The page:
“Well, I thought it would be instructive to go back and look at a couple of industries that transformed this country: automobiles and aviation. Take automobiles first: I have here [a list] of 2,000 car manufacturers that have operated in this country. If you had foreseen in the early days of cars how this industry would develop, you would have said, “Here is the road to riches.” After corporate carnage that never let up, we came down to three U.S. car companies – themselves no lollapaloozas for investors. So here is an industry that had an enormous impact on America – and also an enormous impact, though not the anticipated one, on investors.” —Warren Buffett in Fortune, November 22, 1999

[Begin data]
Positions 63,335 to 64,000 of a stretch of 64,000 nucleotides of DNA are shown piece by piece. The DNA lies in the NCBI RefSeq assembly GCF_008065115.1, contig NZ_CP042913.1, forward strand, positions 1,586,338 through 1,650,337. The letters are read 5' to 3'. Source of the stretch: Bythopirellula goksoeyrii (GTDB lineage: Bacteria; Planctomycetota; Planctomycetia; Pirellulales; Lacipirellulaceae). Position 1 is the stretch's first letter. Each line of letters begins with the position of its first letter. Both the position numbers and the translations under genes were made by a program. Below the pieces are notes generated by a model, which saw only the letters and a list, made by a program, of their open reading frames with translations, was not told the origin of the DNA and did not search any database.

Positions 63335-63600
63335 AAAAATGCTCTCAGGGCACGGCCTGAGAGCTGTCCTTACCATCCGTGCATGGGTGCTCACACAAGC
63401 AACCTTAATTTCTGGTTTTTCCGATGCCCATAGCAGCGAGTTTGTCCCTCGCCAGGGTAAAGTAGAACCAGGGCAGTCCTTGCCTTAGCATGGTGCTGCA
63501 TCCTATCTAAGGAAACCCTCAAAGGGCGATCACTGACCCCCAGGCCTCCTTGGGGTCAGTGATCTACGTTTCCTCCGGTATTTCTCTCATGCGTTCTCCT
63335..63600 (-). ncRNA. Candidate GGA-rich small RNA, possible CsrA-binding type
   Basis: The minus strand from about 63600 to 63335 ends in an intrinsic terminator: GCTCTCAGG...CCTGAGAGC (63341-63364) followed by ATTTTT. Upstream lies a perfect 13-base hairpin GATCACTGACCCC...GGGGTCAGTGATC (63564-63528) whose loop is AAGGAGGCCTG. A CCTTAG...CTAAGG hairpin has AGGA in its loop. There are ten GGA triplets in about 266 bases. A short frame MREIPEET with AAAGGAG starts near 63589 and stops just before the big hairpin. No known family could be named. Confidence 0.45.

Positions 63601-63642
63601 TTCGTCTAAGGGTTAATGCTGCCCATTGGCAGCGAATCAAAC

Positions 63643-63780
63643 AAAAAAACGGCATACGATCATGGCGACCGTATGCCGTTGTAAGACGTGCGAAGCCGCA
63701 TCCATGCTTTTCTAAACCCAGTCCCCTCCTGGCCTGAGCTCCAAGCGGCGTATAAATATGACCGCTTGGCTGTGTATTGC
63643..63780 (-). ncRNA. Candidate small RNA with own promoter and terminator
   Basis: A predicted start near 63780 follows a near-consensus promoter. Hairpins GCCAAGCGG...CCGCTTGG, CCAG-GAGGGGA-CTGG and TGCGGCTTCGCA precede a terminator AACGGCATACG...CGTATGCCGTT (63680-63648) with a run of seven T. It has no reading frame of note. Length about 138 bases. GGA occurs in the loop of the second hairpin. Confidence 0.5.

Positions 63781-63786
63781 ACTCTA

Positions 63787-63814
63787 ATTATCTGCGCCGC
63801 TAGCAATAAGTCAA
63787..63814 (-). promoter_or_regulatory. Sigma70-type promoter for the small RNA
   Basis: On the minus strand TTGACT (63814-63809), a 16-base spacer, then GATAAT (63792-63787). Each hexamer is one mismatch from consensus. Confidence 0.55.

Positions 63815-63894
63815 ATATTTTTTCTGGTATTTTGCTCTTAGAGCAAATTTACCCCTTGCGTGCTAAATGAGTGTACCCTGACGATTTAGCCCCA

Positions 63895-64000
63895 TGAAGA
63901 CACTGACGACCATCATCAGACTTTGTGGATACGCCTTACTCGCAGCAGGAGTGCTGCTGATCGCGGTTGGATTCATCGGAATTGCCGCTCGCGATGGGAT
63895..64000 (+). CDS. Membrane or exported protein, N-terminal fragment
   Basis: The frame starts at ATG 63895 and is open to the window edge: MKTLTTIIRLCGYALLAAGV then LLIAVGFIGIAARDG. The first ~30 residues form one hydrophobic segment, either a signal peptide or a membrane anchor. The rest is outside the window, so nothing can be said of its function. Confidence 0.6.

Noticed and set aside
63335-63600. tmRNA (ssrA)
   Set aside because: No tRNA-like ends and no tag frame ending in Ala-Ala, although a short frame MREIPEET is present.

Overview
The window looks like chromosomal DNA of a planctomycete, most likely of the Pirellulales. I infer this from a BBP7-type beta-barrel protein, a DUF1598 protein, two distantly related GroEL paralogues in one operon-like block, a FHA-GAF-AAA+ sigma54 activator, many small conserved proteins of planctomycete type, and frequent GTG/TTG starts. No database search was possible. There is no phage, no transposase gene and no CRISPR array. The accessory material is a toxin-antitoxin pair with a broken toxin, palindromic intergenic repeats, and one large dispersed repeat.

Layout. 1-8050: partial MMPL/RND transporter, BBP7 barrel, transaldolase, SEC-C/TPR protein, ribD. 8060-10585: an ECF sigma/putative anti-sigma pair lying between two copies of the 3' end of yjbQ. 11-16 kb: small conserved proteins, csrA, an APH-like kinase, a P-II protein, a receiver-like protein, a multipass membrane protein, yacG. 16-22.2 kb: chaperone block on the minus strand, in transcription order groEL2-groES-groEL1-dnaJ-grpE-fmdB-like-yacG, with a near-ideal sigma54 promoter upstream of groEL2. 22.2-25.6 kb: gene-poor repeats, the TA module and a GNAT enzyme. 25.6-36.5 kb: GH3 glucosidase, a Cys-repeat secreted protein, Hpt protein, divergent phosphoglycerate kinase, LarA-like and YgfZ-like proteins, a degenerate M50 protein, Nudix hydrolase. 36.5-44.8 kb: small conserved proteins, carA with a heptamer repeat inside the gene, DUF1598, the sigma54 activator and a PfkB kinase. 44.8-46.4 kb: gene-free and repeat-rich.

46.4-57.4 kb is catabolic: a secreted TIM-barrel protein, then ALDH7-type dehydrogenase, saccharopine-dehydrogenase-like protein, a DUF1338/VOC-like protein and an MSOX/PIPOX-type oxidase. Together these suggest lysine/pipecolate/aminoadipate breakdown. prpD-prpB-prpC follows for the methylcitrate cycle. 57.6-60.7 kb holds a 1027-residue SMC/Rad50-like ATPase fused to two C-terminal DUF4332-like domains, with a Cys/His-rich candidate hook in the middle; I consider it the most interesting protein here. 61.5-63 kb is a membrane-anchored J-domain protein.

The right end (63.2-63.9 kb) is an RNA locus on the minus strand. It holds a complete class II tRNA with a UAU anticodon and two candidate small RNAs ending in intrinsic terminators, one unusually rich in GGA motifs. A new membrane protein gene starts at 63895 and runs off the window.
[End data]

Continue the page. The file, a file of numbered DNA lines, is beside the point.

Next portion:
Buffett’s disdain for the high-capex-low-ROIC automobile industry was as deep-seated as the airline industry in which he made his pointed remarks that he would shoot down Orville Wright if he had been at Kitty Hawk in 1903. Buffett even shorted automaker Kaiser-Frazer in 1949 for two years. Yet, Buffett seemed to have gone against his own advice and bought in September 2008 a roughly 10% stake in China’s electric car maker BYD for around US$200 million at HK$8 per share. Despite its poor fundamental performance, BYD had since tripled in under five years, trouncing the 23%, 14% and 8% for the S&P 500 index, Hang Seng index and Shanghai index respectively over the same period, beating even Hyundai (162%), Ford (143%), BMW (+110%), Toyota (16%), Daimler (-2%), GM (-15%) and Volkswagen (-48%). However, BYD’s performance pales in comparison to Great Wall Motor (GWM) which is up 20-fold during the same period. Pre-GFC (Global Financial Crisis), BYD handily outperformed GWM and was up over 10-fold to its HK$85.5 peak in October 2009; post-GFC, BYD is down over 70%. So who is GWM? Why is it able to be resilient in an industry where two-thirds of passenger cars sold are foreign brands and the motley crew of over 170 domestic car makers are considered “lowest in the food chain” with over half to disappear in coming years despite government subsidies as predicted by the state-backed car association?
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